P2I leverages both text and visual inputs such as annotations, visual embeddings, and board names. It uses Natural Language Processing (NLP) techniques such as lexical expansion and embedding similarities to map the inputs of every single image to a list of taxonomy nodes as prediction candidates. Then, a search relevance model is used to predict and rank the matching score between the image and every single taxonomy node. A sample P2I output is shown below, including the most relevant interest prediction with a score for the image.
The taxonomy hierarchy information is also used as P2I ranking information. More than 99% of the Pins can be mapped to at least one taxonomy node. The granularity and quality of the taxonomy is critical for the P2I accuracy. If the content of the image belongs to a very particular topic and the taxonomy does not have a similar node to cover this topic, P2I will map this image to a node with a different context and prediction accuracy drops.
P2I and the Interest Taxonomy provide critical insight in content understanding. For example, we can monitor the number of images per every taxonomy node and this metric tells us the topic trending and declining in Pinterest content.
Mapping users to Interest Taxonomy
The Interest Taxonomy is also leveraged in an ML system to infer users’ interests. The system is called user2interest. One of the most important input signals to the ML system is user engaged Pins and corresponding interest labels of those pins output from Pin2Interest (mentioned in the previous section).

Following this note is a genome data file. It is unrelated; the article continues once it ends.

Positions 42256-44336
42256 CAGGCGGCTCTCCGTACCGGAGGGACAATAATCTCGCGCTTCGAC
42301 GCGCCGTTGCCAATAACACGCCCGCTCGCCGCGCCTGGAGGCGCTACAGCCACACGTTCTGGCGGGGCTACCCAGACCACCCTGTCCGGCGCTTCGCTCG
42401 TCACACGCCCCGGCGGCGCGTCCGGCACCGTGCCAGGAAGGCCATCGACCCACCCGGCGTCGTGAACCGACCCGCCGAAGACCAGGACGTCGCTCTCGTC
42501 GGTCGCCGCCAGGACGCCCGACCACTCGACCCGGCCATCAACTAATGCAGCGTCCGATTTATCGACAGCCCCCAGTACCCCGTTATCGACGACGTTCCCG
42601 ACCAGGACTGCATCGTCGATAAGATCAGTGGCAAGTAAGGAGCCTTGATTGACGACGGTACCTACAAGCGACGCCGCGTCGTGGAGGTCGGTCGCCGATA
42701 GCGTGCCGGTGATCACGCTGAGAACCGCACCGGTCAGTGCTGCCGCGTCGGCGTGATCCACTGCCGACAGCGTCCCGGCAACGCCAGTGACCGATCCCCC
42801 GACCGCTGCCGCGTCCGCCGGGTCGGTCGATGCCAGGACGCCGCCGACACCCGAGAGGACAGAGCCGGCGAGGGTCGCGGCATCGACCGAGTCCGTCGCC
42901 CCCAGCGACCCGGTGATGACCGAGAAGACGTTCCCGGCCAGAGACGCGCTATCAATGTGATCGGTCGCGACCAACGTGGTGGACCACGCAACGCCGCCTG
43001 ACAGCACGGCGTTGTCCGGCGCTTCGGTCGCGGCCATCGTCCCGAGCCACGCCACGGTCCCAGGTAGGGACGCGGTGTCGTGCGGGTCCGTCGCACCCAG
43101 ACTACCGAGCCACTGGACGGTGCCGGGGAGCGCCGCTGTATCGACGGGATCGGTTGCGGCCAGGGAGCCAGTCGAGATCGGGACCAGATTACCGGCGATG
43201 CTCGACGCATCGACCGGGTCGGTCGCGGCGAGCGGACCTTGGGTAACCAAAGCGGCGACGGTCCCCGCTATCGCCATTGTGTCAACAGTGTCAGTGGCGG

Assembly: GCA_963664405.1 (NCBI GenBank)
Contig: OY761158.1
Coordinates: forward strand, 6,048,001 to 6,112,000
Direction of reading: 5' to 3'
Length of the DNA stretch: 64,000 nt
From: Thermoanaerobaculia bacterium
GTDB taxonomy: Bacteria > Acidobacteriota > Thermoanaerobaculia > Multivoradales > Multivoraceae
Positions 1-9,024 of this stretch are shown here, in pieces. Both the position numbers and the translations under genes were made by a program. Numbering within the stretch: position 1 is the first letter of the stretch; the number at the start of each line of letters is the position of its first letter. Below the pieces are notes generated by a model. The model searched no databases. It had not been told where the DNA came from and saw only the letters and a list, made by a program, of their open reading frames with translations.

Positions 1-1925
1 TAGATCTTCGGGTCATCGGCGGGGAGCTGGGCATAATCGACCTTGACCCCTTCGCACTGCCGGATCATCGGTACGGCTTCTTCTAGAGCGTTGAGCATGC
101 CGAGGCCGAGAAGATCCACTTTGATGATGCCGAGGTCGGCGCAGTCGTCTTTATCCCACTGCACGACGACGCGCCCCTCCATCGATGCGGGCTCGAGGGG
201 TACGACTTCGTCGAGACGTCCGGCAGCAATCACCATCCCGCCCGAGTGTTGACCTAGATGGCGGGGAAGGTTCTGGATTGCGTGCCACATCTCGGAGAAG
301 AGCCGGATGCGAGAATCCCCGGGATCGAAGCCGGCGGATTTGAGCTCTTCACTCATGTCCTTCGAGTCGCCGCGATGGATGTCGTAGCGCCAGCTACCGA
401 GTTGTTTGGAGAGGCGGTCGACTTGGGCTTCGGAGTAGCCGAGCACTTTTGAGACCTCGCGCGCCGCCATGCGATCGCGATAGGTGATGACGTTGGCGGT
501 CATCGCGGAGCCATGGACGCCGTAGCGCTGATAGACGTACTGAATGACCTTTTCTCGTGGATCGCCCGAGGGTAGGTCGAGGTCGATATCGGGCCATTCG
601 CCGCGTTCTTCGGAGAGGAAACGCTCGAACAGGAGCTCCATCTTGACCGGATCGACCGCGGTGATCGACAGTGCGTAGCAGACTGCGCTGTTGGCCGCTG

The user interest signal is widely used at Pinterest for Ads targeting and organic recommendations, and it can also provide insights on the Interest Taxonomy from user perspective. For example, we can compute statistics such as the number of users per taxonomy node to inform our advertisers of Pinners’ overall interest shifts.
Mapping queries to Interest Taxonomy
Query2Interest (Q2I) maps short text queries to the taxonomy nodes. This signal leverages Pintext, a multitask text embedding system in Pinterest to compute the similarity score between the short text and taxonomy nodes. It groups queries with similar categories and meanings to the taxonomy nodes. Q2I is in production and used in various Ads and organic surfaces. Mapping queries to the Interest Taxonomy helps Pinterest understand the users’ intent so we can serve relevant results to them.
Creating and maintaining Interest Taxonomy
The taxonomy curation process contains the following two important components: 1) data modeling into RDF graphWebProtégé visualization and curation; 2) Engineering workflow to facilitate incremental changes in the taxonomy. We will introduce the details below.
RDF data modeling, WebProtégé visualization and curation
For modeling the data in the taxonomy, we use RDF (Resource Description Framework) triples to generate graphs which can then be used for the curation as well. We use open source tool WebProtégé for visualization and human curation of the taxonomy which facilitates us creating a high quality taxonomy by collaborative curation. The RDF data model we use is depicted below:
The figure below shows the data modeling in WebProtégé that we use for collaborative curation.
From RDF to production DB